But it turned out, as even NATO strategists began to figure when Milosevic refused to yield in a few days, that even if the optimistic (assuming that believing you have done mass quantities of wanton destruction is the working definition of optimism) assessments of military damage were correct, that wasn't enough. So NATO turned to what it had said at the outset it wouldn't have to do, the kind of terror-bombing of strictly civilian targets that even veteran warmongers tend to condemn (or at least to feel mildly discomfited about) in hindsight.

NATO bombed civilian power plants. It bombed TV and radio stations. It bombed civilian neighborhoods. It bombed bridges, trains and other elements of the civilian infrastructure. It rained terror on Yugoslavia in particularly wanton ways enough to get Milosevic to agree to a settlement so NATO could declare victory, and not get out but get in.


The exaggeration about destruction of military targets provides a bookend to exaggerations that set the stage for the war. Before the bombing began, US and NATO spokesmen insisted that "ethnic cleansing" of Kosovo Albanians was occurring on a massive scale. Estimates of 10,000 to as many as 100,000 civilians murdered by the Serbs were bandied about to justify starting the bombers on their way. After the war, NATO investigators uncovered evidence of about 3,000 Kosovars killed by Serbs, with much of the slaughter occurring after the bombing had begun. By comparison, between 3,000 and 5,000 Serbs, most of them civilians, were killed by NATO bombing attacks.

These "after-action" reports should reinforce our natural skepticism next time our leaders want to involve us in a splendid little war. It is hardly unique to the United States or to NATO that once the wartime propaganda drums start beating, there is a strong tendency for anything resembling truth to fly out the window.

Text-only printable version of this article

Alan Bock is Senior Essayist at the Orange County Register and a weekly columnist for WorldNetDaily. He is the author of Ambush at Ruby Ridge (Putnam-Berkley, 1995). His exclusive column now appears every Wednesday on

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So what did it profit the western powers to carry out their splendid little war fed by lies and more lies? The US wreaked death and destruction to find itself with a long-term commitment. The United States and NATO, contrary to early promises, will be in Kosovo for the duration. Kosovo, according to a recent Herald International report is without a functioning legal system or police force, and is in the throes of a crime wave of "epidemic proportions." The US and NATO are scrambling to set things right, without much success.

On May 2, the top US commander in Kosovo predicted "that NATO peacekeepers will have to remain in the Balkans for 'at least a generation.'" Brigadier General Ricardo Sanchez, commander of Task Force Falcon, noted, as reported by the Boston Globe, "that the two US camps in southwestern Kosovo, Montieth and the sprawling Bondsteel, were being built to support and house US troops for at least three to five years."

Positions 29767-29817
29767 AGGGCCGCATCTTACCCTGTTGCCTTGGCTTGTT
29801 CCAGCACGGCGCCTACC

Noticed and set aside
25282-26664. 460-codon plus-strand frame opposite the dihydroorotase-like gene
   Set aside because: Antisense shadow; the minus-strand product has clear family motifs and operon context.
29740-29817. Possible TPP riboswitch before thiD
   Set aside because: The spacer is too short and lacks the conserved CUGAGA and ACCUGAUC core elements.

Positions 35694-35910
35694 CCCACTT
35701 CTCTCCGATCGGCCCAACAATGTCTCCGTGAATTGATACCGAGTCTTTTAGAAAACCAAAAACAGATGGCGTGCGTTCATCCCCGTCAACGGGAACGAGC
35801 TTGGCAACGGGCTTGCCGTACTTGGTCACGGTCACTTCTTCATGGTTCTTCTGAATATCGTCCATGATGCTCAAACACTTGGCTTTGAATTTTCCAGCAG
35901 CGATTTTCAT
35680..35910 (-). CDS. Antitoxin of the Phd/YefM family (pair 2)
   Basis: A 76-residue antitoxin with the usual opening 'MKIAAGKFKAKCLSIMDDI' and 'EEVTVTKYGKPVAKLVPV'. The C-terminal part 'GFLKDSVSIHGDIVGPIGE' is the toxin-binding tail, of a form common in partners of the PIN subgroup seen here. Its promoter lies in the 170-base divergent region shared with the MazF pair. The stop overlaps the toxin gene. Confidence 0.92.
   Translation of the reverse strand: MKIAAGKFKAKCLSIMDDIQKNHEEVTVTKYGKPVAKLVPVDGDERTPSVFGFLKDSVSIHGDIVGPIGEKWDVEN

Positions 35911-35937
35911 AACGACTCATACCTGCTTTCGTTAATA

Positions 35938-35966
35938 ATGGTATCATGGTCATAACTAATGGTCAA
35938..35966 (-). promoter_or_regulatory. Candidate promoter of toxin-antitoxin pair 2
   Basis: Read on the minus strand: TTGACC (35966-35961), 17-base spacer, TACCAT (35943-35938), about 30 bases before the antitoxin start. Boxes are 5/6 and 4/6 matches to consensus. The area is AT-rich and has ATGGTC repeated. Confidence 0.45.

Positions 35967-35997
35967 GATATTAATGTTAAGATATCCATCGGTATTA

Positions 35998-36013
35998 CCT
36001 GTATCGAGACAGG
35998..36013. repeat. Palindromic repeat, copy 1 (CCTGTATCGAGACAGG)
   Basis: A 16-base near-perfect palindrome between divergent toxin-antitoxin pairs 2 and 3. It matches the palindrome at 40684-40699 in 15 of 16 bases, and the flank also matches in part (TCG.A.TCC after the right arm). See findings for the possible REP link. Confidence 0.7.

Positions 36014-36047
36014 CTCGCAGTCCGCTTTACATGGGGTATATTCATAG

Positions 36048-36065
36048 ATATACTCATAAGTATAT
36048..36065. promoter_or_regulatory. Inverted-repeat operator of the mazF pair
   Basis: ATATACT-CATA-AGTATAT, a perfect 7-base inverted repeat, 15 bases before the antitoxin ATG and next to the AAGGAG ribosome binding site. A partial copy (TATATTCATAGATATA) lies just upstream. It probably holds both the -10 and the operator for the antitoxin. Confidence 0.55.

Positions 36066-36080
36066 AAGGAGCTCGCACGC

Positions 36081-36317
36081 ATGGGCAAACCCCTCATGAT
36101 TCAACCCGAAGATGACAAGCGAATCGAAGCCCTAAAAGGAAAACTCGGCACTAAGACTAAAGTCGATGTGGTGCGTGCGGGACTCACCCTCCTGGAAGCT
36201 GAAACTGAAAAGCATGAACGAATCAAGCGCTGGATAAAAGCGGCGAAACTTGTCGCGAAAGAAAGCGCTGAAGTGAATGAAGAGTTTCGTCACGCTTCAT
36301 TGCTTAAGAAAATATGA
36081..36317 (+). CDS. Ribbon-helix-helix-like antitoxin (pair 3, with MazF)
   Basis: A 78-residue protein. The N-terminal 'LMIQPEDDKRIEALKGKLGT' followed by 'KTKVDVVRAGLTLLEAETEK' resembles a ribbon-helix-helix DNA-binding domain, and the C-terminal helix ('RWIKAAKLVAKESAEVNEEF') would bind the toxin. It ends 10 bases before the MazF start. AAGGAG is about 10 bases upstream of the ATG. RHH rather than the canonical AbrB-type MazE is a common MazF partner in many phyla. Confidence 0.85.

"In order to guarantee the safety of all the people here, we're talking at least a generation for NATO's commitment to secure the Balkans region," General Sanchez said. "I'm not saying the troop size would be the same. But it's a long-term commitment for NATO."


About 6,000 US troops are still in neighboring Bosnia after a deployment in 1995 that was supposed to be temporary – a year at most. The president and his entourage don't even bother with the periodic "they'll be out by next Spring" lies anymore, largely because the Washington press corps never asks.

The implication behind Gen. Sanchez's assessment – that it is the duty of the US and NATO to "guarantee the safety of all the people here" when the government can't claim to guarantee the safety of civilians in American cities – was also not questioned. If that's the goal, of course, utopian as it is, the commitment will never be ended.

And it won't be only in Kosovo. At a news conference in Kosovo May 1, Secretary of Defense Cohen declared that NATO has unilaterally decided that it has the right to enter Serbia if it feels like it or at least to enter the "buffer zone" in the Presevo Valley. So continued aggression against Serbia, continuing and escalating resentment and perhaps more armed conflict are in the cards.

Would aggressive skepticism by some of the media during the buildup to the splendid little war that couldn't have prevented this kind of tragedy. Perhaps not but at least a few members of the press might have been able to believe they had carried out the self-assigned duty to "comfort the afflicted and afflict the comfortable" that one sometimes hears about in journalism school rather than being mere courtiers to power.